When we trust in the Lord, we know that He will provide. We may not know how He will provide, but we can be confidence that He has our eternal welfare at heart. But in a state of temptation, we have doubt. We want to feel certain about what is going to happen.
‘By what shall I know that I shall inherit it?’ means temptation directed against the Lord’s love which wished to be made quite certain of the outcome. This becomes clear from the feeling of doubt which the words express. Anyone who is undergoing temptation experiences doubt as regards the end in view. That end is the love against which evil spirits and evil genii fight and in so doing place the end in doubt. And the greater his love is, the more they place it in doubt. Unless the end in view which a person loves is placed in doubt, and even in despair, there would be no temptation. A feeling of certainty about the outcome precedes, and is part of, victory. (AC 1820; Elliot)
All of us have a need for certainty in our lives. None of us are comfortable when chaos reigns. We don’t all, however, need the same kind of certainty in our lives. Some of us really like fixed routines in our lives, others don’t mind living moment to moment. Some of us need fixed and definite answers to our religious questions and issues, while some of us our comfortable not knowing for sure what the right answer or action is.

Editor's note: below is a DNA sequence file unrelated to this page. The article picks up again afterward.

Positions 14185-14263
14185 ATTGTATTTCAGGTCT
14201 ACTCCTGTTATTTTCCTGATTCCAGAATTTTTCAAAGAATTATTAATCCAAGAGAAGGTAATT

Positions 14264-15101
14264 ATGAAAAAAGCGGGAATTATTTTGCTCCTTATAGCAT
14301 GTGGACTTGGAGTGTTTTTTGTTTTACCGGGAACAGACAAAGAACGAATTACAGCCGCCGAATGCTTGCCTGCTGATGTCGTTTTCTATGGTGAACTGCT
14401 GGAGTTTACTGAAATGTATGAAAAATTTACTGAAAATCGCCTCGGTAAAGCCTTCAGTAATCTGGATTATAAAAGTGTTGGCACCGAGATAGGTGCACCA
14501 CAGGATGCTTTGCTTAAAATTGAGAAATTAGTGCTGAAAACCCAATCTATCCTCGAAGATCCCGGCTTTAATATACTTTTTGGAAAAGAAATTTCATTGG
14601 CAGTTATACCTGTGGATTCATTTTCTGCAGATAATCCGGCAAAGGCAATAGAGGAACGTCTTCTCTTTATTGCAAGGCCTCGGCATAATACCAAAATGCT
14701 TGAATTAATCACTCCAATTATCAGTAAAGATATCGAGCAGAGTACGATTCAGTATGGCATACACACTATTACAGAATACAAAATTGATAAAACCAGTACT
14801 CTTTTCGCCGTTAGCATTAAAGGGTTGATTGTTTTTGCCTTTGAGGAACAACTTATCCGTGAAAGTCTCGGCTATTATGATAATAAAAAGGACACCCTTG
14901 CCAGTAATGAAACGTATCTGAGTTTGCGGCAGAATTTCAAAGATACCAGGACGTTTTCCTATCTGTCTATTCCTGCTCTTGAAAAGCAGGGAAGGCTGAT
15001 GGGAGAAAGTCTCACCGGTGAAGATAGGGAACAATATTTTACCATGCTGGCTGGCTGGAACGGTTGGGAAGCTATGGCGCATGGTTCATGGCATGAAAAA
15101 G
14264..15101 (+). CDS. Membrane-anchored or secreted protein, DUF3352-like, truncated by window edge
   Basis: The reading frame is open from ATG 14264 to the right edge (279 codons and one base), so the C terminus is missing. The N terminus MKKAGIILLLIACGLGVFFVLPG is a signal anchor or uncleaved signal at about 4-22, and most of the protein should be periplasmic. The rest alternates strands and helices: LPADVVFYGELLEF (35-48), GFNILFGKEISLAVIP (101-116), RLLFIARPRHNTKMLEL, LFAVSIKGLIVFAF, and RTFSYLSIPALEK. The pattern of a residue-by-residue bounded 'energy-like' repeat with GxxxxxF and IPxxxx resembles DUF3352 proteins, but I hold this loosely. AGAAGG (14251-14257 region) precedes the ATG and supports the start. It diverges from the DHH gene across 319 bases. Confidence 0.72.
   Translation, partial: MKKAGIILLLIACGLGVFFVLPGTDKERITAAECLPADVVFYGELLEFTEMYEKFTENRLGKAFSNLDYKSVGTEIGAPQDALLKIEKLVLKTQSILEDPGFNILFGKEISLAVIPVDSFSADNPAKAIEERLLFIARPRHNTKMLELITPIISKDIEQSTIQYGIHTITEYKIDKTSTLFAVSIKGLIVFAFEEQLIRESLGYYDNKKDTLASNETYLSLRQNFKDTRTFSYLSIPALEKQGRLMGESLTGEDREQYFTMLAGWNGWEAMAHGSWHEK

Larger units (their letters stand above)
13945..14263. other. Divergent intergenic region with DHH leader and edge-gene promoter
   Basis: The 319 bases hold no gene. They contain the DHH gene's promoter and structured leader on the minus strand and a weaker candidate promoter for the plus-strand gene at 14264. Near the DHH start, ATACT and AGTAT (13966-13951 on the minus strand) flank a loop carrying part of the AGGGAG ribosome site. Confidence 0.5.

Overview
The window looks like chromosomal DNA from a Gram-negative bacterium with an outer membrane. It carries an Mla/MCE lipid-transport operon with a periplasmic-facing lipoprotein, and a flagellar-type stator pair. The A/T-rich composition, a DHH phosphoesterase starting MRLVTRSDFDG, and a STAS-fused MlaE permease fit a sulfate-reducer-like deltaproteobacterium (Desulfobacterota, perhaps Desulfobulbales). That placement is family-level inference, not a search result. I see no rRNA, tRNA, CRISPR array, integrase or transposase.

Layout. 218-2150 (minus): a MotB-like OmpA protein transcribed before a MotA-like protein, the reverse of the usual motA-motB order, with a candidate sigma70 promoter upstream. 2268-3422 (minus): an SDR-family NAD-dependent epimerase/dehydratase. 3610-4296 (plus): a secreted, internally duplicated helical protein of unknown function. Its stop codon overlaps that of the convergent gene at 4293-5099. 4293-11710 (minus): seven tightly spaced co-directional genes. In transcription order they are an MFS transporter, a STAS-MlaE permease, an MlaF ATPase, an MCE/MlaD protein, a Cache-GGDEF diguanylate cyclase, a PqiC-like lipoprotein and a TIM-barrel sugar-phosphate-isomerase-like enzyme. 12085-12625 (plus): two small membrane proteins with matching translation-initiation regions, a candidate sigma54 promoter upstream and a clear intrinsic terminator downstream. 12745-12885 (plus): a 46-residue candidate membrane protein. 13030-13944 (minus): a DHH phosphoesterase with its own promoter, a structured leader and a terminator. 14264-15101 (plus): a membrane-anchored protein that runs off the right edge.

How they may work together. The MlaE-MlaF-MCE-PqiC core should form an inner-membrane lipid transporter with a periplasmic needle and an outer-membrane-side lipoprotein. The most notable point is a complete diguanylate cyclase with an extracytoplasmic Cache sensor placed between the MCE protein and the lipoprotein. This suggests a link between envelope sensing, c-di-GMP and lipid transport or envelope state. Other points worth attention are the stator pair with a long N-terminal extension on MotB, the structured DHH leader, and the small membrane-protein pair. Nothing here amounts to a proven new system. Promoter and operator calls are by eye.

Sometimes our need for certainty prompts us to create more certainty than actually exists. Instead of believing that there is value in both “looking before you leap” and “not crossing the bridge before you get to it”; we hold fast to just one approach.
In states of spiritual temptation, evils spirits cast a darkness over our confidence in the Lord’s providing. We are not content with a trust that the Lord will provide what is best for out eternal welfare. We want certainty. We want to know what He will provide and how he will do. And we want His provision to be what we want and like.
Unfortunately what we often want is not what is best for our eternal welfare. Trust in the Lord means that we have to endure some uncertainty.
April 23, 2017 § Leave a comment
I appreciate this and would add that one of the major causes of disappointment with God is the thinking that he didn’t write the story the way we expected him to. We were so certain we were right!
Your post also reminded me of Greg Boyd’s thought on the Idolatry of Certainty – http://www.theworkofthepeople.com/the-idolatry-of-certainty.
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